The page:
Last week, for the 3rd time, there were lights in the rearview before the sirens were even audible. I pulled the Subaru over and stopped. And, for the 3rd time, my jaw dropped as cars pulled past me and continued on. Sirens were now audible, and still, cars just kept going by as if nothing was happening, not even slowing down. In the rearview, at the intersection through which I had just passed, the EMS vehicle deftly navigated around the cars which only stopped when collision was imminent. The EMS zipped by me only to be slowed down by the cars that begrudgingly pulled aside only when the EMS was on their tail – aside, not over, and not all were stopped.
For the 3rd time in a week, I yelled at no one in particular.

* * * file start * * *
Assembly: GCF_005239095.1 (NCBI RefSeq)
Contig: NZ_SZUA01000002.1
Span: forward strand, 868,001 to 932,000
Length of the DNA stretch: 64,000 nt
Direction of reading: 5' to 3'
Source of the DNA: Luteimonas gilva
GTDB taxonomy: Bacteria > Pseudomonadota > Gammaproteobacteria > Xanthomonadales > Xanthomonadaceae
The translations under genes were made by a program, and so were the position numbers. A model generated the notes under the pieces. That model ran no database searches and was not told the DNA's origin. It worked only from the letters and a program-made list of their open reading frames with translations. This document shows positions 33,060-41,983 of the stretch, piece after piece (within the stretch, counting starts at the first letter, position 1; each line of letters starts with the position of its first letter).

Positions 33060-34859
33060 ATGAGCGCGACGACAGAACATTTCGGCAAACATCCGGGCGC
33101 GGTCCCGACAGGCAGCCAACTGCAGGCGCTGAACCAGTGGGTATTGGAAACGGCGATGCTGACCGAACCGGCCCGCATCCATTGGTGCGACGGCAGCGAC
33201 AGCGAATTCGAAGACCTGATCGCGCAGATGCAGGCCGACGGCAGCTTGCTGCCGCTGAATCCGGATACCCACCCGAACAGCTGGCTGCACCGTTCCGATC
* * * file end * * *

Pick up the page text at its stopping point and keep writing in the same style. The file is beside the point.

A little disclaimer here. You is directed at the You’s who believe that the rules of decent behavior on the road do not apply to them. The rest of you who get it, can pass this along.
It is s a simple thing. You hear sirens, you pull over. You see flashing lights, you pull over. NOT when you feel like it, NOT when the EMS vehicle is on your bumper. NOW! And if you can’t pull over, STOP. They are trained to find a path around you. Every second counts, which means unless YOU are in the EMS vehicle, where you are going and what you are doing isn’t so important that a few stationary seconds is going to throw off your whole day. Just get out of the way, and let them do their jobs and remember: it might be you or a loved one in that EMS some day.
When I posted that last paragraph on FB, a fireman/paramedic friend of mine commented, “It’s always someone’s loved one in the back.” Good point.
Pulling over for an EMS vehicle is not optional, it’s mandatory. It’s not about convenience, it’s about life and death. The EMS vehicle, passenger, and crew, are not plotting against you to ruin your day. In short: It’s not. about. you.